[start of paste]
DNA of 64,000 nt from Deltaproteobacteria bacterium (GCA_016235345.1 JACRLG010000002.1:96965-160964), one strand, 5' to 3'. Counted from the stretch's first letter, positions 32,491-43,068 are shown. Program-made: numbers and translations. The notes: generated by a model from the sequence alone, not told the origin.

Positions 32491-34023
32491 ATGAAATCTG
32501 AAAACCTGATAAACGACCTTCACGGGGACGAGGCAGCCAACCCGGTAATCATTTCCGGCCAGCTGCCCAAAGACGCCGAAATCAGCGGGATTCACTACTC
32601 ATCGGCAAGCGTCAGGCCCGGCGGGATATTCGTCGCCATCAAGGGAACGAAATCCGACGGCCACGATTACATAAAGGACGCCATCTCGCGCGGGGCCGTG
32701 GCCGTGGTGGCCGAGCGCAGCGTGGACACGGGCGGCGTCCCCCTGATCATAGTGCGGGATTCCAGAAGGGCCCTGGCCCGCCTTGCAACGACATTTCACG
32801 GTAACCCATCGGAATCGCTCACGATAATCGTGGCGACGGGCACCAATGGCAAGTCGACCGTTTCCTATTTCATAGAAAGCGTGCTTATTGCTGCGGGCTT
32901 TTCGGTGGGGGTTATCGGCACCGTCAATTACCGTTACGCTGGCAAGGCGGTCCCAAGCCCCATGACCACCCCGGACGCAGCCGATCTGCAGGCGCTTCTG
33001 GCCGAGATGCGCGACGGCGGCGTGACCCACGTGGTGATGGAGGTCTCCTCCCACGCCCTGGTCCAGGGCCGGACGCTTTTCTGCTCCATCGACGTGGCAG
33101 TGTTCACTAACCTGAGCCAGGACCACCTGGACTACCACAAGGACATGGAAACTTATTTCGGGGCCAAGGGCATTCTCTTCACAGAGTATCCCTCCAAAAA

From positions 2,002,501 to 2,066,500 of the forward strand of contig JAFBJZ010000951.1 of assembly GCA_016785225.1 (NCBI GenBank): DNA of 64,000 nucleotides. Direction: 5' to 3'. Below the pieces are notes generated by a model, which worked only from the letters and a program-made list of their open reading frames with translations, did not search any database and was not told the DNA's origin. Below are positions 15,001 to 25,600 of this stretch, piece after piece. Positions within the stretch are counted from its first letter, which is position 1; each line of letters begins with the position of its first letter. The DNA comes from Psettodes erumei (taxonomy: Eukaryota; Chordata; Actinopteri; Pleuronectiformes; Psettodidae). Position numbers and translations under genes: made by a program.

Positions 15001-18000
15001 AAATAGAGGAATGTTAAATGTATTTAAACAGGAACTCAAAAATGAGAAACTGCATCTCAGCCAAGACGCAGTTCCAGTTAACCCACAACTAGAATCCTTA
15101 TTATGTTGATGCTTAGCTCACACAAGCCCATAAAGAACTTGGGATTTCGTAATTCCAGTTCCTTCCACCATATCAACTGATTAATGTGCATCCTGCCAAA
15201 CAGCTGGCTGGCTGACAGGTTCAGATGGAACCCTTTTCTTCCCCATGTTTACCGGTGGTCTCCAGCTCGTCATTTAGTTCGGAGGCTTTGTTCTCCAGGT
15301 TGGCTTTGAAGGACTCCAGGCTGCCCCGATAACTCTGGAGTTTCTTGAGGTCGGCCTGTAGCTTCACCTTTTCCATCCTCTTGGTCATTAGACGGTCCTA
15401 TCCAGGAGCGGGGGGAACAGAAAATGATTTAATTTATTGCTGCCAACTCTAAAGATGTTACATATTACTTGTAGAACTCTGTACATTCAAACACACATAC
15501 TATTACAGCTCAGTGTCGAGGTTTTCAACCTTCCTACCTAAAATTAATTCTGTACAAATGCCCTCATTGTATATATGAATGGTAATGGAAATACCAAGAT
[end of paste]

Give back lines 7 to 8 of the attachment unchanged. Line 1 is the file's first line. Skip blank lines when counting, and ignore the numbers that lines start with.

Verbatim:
32801 GTAACCCATCGGAATCGCTCACGATAATCGTGGCGACGGGCACCAATGGCAAGTCGACCGTTTCCTATTTCATAGAAAGCGTGCTTATTGCTGCGGGCTT
32901 TTCGGTGGGGGTTATCGGCACCGTCAATTACCGTTACGCTGGCAAGGCGGTCCCAAGCCCCATGACCACCCCGGACGCAGCCGATCTGCAGGCGCTTCTG